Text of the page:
Mark Geier’s first groundbreaking research occurred in 1971 when, alongside colleagues Dr. Carl Merril and Dr. John Petricciani, he discovered that when friendly viruses are introduced with genes for specific hereditary defects, they can in fact correct these existing defects. This discovery opened up numerous doors in the field of genetics, and was the catalyst for Dr. Geier’s storied career in research. After this initial widely-acclaimed publication, Dr. Geier continued to work with viruses and genes, submitting a dissertation on the effects of prokaryotic genes in eukaryotic cells, and soon after exploring the fate of bacterial viruses in contaminated vaccines. The subject of vaccines intrigued Dr. Geier, and he would later conduct even more significant vaccine research in the eighties and nineties by evaluating the effects of the pertussis vaccination and later, by specifically focusing on a possible connection between Thimerosal and childhood neurodevelopmental disorders like autism.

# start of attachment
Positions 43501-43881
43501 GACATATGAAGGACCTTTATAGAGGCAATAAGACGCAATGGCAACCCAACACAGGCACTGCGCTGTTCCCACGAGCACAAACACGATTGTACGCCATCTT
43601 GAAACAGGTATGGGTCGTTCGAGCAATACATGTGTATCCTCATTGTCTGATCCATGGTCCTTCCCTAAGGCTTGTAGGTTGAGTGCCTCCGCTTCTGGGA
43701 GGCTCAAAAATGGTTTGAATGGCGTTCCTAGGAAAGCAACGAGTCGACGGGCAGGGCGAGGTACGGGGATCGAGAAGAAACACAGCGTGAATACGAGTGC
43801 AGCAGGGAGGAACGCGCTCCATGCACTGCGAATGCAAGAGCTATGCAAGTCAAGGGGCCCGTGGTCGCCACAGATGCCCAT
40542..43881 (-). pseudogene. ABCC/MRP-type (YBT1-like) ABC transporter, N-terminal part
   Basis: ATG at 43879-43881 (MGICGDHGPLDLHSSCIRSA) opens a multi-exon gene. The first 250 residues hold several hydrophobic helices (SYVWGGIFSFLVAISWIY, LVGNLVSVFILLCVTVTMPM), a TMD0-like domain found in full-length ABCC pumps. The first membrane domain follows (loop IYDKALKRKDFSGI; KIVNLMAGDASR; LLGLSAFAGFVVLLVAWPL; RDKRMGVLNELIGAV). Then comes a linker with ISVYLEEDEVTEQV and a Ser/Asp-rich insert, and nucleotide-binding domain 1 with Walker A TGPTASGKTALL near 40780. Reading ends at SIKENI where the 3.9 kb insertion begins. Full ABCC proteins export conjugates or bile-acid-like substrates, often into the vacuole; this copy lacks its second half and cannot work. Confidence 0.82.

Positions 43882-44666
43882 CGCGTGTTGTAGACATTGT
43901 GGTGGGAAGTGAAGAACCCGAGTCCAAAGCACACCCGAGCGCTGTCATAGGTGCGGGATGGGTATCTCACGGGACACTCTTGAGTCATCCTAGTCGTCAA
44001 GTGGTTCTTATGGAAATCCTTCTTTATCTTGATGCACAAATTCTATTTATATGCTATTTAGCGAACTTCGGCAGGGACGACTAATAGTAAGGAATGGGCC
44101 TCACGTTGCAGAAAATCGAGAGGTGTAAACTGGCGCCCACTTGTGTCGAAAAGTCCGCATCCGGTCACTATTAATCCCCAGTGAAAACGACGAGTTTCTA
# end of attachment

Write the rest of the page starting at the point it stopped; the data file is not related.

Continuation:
David Geier began his professional scientific career in the late 1990s, publishing numerous articles alongside his father on topics like hepatitis B vaccination and autoimmunity, pertussis vaccination and serious neurological injury, the relationship between influenza vaccinations and Guillian Barre Syndrome, and many others. David Geier’s most recent research focuses on the question of whether or not autism spectrum disorder and attention deficit disorders can be considered continuums.